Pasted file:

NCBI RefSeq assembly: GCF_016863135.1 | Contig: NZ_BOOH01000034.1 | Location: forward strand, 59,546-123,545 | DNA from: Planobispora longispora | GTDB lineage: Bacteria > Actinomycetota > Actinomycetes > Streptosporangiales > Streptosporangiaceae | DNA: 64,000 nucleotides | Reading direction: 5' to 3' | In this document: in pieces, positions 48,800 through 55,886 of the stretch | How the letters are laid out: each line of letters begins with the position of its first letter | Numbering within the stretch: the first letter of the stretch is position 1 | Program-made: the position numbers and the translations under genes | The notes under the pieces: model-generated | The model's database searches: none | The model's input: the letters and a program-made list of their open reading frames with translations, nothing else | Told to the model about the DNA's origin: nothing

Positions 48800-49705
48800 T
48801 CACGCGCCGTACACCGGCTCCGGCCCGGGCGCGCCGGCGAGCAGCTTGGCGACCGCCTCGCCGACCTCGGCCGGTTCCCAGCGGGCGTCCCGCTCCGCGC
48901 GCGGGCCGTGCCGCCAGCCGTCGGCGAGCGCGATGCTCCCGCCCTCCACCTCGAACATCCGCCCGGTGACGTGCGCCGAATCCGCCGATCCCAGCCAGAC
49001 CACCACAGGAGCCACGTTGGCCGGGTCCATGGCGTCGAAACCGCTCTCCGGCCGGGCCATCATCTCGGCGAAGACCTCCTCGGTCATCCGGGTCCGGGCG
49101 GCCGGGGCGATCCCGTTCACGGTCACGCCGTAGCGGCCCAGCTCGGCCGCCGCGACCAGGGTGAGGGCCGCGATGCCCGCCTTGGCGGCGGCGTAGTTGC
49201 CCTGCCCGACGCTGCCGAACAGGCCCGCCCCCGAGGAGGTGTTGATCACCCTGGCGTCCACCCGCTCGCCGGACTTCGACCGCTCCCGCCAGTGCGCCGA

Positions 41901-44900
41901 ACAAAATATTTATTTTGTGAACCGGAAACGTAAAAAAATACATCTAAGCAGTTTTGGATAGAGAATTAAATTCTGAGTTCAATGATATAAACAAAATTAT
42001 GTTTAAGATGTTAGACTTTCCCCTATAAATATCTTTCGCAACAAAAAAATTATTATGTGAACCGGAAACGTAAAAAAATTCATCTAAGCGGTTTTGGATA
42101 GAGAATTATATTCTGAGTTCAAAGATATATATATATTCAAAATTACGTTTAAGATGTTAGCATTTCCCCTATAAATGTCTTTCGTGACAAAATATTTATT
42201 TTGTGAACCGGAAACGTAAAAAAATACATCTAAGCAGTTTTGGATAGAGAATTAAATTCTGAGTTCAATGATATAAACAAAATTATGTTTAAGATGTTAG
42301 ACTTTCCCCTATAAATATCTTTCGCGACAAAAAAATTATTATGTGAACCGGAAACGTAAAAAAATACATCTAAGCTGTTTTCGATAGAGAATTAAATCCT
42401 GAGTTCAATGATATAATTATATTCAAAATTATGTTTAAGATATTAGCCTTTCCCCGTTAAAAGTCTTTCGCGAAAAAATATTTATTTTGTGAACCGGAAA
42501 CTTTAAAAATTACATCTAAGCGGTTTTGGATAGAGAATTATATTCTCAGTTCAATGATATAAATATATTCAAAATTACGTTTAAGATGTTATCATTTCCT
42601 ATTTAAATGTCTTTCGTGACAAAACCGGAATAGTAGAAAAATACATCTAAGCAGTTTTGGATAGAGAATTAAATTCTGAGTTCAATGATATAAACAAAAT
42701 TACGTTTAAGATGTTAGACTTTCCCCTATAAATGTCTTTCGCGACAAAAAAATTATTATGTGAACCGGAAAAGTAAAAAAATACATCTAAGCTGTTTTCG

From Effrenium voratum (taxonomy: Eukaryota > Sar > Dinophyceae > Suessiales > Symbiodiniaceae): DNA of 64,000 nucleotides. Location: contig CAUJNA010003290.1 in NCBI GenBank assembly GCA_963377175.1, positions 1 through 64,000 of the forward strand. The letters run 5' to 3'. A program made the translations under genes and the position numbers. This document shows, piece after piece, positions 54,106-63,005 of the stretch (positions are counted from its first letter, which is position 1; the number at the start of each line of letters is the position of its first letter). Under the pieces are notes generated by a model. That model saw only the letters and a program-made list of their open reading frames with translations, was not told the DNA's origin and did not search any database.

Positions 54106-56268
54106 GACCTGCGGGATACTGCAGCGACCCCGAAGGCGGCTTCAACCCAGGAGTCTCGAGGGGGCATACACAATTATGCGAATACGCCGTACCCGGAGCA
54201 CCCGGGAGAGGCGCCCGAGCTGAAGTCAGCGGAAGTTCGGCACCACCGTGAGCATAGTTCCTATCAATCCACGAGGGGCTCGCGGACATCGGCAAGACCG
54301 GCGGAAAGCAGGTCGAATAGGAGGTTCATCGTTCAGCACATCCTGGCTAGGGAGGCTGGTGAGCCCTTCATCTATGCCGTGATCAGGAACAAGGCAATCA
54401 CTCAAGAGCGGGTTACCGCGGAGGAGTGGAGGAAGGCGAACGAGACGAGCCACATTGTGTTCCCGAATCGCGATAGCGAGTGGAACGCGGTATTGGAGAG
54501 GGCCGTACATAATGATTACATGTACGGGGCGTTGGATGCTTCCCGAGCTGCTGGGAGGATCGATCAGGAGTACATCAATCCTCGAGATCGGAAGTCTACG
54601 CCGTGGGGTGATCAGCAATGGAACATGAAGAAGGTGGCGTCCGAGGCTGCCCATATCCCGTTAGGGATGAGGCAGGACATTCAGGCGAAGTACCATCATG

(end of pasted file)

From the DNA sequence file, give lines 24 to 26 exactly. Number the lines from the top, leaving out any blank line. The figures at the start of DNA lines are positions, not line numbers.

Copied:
54401 CTCAAGAGCGGGTTACCGCGGAGGAGTGGAGGAAGGCGAACGAGACGAGCCACATTGTGTTCCCGAATCGCGATAGCGAGTGGAACGCGGTATTGGAGAG
54501 GGCCGTACATAATGATTACATGTACGGGGCGTTGGATGCTTCCCGAGCTGCTGGGAGGATCGATCAGGAGTACATCAATCCTCGAGATCGGAAGTCTACG
54601 CCGTGGGGTGATCAGCAATGGAACATGAAGAAGGTGGCGTCCGAGGCTGCCCATATCCCGTTAGGGATGAGGCAGGACATTCAGGCGAAGTACCATCATG